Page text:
Exodus: Border Crossings in Jewish, Christian and Islamic Texts and Images

Interdisciplinary Conference at the Karl-Jaspers-Centre, Heidelberg

Organized by Annette Hoffmann

Kunsthistorisches Institut in Florenz - Max-Planck-Institut

Cluster of Excellence "Asia and Europe in a Global Context: Shifting Asymmetries in Cultural Flows", project D3 "Images of Alterity"

Funded by the Fritz-Thyssen-Stiftung

The conference will be dedicated to the Exodus narrative, Israel's emigration from Egypt, its liberation from servitude and its wandering to the Promised Land via the Red Sea—the threshold and border to Asia—and then the Sinai desert, itself a space of liminality—a locus of transit. The border crossing, therefore, is not predominantly a spatial geographical aspect in the story, but it also includes a transition to freedom and initiation into a new divine community, an encounter with God and an entry into, or even a violation of, the law. Moses died just before crossing the Jordan River, the last frontier, which separated him from the Promised Land—a border crossing that was not permitted to him. The Exodus is a story of Passover(s).

The centrality, in all three religions, of the story of Moses based on the Pentateuch suggests a comparative examination of Jewish, Christian and Islamic modes of 'retelling' the Exodus narrative. The conference aims to outline the differences and shared concepts in processes of historicizing and actualization, changes and displacements in patterns of historical interpretation. The conference will therefore focus on both biblical and non-biblical texts, such as patristic and rabbinic literature, the Quran, chronicles, legends and epics about the life of Moses, as well as images: frescoes, sarcophagi and book illumination (e.g. bible illumination, the Haggadot or Islamic chronicles). The concentration on topics concerning the crossing of frontiers as a crucial aspect of the Exodus also offers a common basis for addressing comparative problems.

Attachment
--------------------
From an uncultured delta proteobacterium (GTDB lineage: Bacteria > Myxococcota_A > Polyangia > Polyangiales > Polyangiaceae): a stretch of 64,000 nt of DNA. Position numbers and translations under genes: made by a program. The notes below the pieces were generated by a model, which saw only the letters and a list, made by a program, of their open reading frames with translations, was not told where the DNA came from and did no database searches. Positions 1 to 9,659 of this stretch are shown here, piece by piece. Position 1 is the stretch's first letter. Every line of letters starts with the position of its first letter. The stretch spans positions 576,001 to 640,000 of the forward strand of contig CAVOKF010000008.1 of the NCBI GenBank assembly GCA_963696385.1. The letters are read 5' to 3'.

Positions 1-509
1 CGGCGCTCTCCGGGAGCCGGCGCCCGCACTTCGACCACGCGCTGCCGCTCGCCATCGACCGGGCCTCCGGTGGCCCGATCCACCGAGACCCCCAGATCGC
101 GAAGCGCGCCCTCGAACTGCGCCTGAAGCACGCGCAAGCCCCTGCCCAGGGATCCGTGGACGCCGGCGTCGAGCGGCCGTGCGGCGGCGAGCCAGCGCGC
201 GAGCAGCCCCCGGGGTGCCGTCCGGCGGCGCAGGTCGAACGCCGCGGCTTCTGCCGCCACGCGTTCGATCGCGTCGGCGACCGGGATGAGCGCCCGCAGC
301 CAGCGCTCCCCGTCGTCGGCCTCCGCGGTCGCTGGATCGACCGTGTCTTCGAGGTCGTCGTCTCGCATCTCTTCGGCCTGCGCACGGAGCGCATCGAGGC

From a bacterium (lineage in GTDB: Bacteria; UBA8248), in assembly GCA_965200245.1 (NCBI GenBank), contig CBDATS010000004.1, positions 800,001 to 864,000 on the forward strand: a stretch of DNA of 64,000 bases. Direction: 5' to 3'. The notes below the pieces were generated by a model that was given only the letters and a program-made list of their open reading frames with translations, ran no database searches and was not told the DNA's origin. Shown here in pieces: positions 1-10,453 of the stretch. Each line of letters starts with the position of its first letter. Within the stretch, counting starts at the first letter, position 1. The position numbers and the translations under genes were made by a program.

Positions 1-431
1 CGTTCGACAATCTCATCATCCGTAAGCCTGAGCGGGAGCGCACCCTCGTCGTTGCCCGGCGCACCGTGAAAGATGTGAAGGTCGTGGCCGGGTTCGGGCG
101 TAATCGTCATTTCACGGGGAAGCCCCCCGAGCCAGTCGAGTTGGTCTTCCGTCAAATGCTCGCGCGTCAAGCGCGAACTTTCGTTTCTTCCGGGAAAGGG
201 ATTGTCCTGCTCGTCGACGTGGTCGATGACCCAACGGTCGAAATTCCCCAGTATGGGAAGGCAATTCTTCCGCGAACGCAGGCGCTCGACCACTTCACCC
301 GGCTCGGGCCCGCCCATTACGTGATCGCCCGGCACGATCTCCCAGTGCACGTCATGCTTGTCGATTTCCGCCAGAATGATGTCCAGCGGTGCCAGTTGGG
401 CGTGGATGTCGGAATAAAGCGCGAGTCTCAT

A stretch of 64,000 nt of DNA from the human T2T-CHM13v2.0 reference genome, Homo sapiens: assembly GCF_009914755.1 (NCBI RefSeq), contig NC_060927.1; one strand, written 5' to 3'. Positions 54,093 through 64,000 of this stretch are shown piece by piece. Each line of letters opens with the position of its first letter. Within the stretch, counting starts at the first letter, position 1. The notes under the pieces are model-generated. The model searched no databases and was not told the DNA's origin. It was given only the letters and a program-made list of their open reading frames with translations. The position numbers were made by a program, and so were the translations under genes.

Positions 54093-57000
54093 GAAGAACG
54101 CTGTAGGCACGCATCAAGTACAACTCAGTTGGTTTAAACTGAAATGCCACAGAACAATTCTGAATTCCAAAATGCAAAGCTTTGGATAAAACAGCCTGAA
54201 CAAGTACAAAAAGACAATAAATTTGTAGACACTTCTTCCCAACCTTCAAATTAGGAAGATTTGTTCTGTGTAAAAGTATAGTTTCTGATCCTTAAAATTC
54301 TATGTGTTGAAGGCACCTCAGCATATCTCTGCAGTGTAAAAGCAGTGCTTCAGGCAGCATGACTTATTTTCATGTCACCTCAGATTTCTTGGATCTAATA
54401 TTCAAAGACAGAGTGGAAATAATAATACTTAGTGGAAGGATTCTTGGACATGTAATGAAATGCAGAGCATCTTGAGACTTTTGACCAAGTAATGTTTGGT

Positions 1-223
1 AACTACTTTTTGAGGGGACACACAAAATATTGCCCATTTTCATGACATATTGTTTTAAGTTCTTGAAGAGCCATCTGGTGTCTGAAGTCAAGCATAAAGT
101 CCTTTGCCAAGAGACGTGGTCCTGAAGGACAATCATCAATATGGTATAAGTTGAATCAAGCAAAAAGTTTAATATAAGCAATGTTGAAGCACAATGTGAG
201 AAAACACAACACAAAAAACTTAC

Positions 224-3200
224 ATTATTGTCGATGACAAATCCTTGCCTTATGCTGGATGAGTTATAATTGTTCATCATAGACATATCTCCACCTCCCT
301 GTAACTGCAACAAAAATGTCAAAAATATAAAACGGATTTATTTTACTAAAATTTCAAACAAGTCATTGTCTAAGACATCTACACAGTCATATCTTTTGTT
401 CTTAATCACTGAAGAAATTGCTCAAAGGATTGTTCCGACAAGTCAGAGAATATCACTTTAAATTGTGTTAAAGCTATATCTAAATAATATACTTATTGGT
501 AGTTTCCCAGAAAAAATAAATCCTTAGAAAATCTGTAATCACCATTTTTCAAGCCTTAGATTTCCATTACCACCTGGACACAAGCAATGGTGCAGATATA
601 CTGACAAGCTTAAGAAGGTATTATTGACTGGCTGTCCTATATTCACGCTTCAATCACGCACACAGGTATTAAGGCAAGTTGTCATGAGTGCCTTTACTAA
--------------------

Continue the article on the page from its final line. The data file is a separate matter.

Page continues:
Jewish, Christian and Islamic Exodus traditions, however, did not grow in parallel—neither in texts nor in images—but rather interdependently. Thus, the chosen title "border crossings" does not simply address the narrative's content, but it also includes aspects of transculturality and migrations of textual and visual motifs, for instance the Jewish adoptions of Christian iconography and vice versa or the use of Jewish sources in Islamic texts. Crossing a border means entering a new context; transits are often accompanied by transformations. Accordingly, the overall theme at the same time becomes a methodological approach, which goes beyond the comparative analysis.

Basic questions that could be addressed are: How do Jewish, Christian and Islamic texts and images interpret the transitional aspects in the Exodus story? How and on what levels do Jewish, Christian and Islamic interpretations interfere, and which processes of transformation can be observed? How do text and images shift and adapt themselves within zones of intercultural encounters such as, in particular, the Jewish Diaspora? What correlations can be observed between the concepts in texts and those in images in the various cultures; what role do the different media play?

Karl Jaspers Centre for Advanced Transcultural Studies
Voßstraße 2, Building 4400
69115 Heidelberg
Annette Hoffmann M.A.  
Telefon:+39 055 24911-73

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